With classes canceled Wednesday as teachers attended professional development workshops, Akron students welcomed a day off school.
About 45 showed up anyway.
These at-risk freshmen were transported from their high school throughout the community, where they learned a valuable lesson: “Helping people,” said 14-year-old Devante White, shoving food into a box at the Akron-Canton Regional Foodbank.
Devante, a Kenmore High School freshman, joined 16 students at the food pantry. Other students volunteered in Copley Township at Brookdale Senior Living or at the Salvation Army in Akron.
The students are in Akron’s CTAG (Closing the Achievement Gap) program, which provides academic enrichment experiences and community support for struggling students and their families.
The 225 freshmen in the program are identified in eighth grade as at risk because of low test scores or behavioral issues. They’re selected from four high schools — East, Buchtel, North and Kenmore — with lower-than-average graduation rates in the city. Program participants are paired with mentors — employed by the school — to provide enriching experiences for students and to match their families with community resources.
The goal is to curtail dropouts and advance each student to 10th grade. Character-building is part of the process.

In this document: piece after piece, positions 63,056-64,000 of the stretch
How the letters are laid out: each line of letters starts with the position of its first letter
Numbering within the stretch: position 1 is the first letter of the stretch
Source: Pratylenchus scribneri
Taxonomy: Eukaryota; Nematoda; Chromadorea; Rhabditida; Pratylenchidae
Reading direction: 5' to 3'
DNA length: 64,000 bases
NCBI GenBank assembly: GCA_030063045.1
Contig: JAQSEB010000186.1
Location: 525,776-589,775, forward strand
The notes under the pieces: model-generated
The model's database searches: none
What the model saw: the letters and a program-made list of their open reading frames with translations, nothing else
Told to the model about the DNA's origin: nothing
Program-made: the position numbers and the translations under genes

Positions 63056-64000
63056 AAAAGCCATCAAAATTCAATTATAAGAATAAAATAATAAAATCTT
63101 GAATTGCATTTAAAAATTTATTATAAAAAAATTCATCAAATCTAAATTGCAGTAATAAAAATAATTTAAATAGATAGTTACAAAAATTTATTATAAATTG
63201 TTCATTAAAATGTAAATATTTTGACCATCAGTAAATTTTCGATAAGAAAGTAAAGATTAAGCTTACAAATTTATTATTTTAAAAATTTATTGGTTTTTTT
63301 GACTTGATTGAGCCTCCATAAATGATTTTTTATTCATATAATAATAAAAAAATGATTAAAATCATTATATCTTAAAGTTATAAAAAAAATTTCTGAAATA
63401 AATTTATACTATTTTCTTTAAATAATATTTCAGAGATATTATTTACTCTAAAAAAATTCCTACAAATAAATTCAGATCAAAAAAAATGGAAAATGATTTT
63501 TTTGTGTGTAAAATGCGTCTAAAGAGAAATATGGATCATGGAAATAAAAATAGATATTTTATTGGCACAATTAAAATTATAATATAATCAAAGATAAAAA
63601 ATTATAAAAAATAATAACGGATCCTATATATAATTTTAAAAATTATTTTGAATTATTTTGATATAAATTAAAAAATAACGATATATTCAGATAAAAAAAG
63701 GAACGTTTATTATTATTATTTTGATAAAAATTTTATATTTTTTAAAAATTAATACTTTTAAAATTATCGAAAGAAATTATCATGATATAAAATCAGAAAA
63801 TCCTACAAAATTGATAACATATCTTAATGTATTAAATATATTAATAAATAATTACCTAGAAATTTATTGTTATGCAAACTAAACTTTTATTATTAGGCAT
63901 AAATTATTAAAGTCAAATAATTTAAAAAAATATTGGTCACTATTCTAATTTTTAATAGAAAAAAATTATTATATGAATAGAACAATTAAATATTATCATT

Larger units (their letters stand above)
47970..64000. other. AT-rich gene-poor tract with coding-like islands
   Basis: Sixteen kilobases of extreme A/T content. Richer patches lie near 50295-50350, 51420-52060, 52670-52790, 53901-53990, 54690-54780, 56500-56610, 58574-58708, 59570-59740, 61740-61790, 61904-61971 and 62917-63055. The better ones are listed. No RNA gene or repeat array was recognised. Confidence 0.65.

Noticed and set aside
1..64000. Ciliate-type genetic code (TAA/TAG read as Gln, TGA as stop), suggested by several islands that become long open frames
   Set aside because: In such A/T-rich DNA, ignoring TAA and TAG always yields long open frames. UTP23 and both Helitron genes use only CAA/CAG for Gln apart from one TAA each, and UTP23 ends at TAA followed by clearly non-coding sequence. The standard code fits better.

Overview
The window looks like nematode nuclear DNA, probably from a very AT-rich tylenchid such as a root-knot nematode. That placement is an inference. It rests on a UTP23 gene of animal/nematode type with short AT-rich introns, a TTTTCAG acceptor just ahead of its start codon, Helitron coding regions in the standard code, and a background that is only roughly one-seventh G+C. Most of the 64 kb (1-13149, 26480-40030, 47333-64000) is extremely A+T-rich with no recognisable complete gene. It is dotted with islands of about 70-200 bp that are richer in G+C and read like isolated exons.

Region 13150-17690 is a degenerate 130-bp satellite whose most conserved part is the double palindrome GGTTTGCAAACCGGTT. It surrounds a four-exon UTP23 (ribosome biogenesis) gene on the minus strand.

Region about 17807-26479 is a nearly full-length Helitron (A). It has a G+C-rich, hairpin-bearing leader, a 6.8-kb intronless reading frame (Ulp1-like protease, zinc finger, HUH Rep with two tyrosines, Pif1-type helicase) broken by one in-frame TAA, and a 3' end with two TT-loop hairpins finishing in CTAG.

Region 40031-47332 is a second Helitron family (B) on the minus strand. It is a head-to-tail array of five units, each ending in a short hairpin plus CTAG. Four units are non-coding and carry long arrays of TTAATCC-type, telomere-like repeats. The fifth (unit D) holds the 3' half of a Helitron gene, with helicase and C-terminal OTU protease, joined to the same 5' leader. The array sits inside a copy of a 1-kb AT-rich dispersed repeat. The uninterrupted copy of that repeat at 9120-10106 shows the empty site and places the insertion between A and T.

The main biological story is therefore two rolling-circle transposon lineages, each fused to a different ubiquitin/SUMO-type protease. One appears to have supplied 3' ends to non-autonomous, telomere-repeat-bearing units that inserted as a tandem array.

“I feel strongly that connecting kids to the community helps build assets,” said Carla Sibley, community outreach director for Akron schools and CTAG program coordinator.
This fall, Sibley expanded the program, now in its fourth year, to include more service learning projects, among them volunteer work at the food bank.
“They lay their hand on the food and it becomes real. This food is going out to a family in need,” said Laura Bennett, vice president and chief operating officer at the nonprofit agency. “It’s meaningful work. It’s going to make a difference.”
The kids entered the food bank shy and uneasy, said Sunday Atkinson, an Akron schools program specialist and Kenmore CTAG mentor. Once they started working, Atkinson witnessed a change.
“It’s like two different students,” Atkinson said as smiling students whirled around her with boxes and food in hand.
Funding issues limit program enrollment to about 25 percent of all eligible freshmen. Private donations and a Race to the Top grant, which expires this school year, afford seasonal outdoor learning experiences in the program at Cuyahoga Valley National Park.
Sibley touts the program’s positive outcomes as she actively seeks funding to continue the initiative.
An independent assessment conducted by Kent State University’s Research and Evaluation Bureau — an offshoot of the College of Education, Health and Human Services — confirmed Sibley’s praise. Program graduates are less likely to be absent from school compared with similarly performing students not in the program. When enrolled in outdoor enrichment programming at the national park, students advanced to 10th grade at an even higher rate, with more high school credits and fewer disciplinary infractions than other program participants.
Doug Livingston can be reached at 330-996-3792 or firstname.lastname@example.org.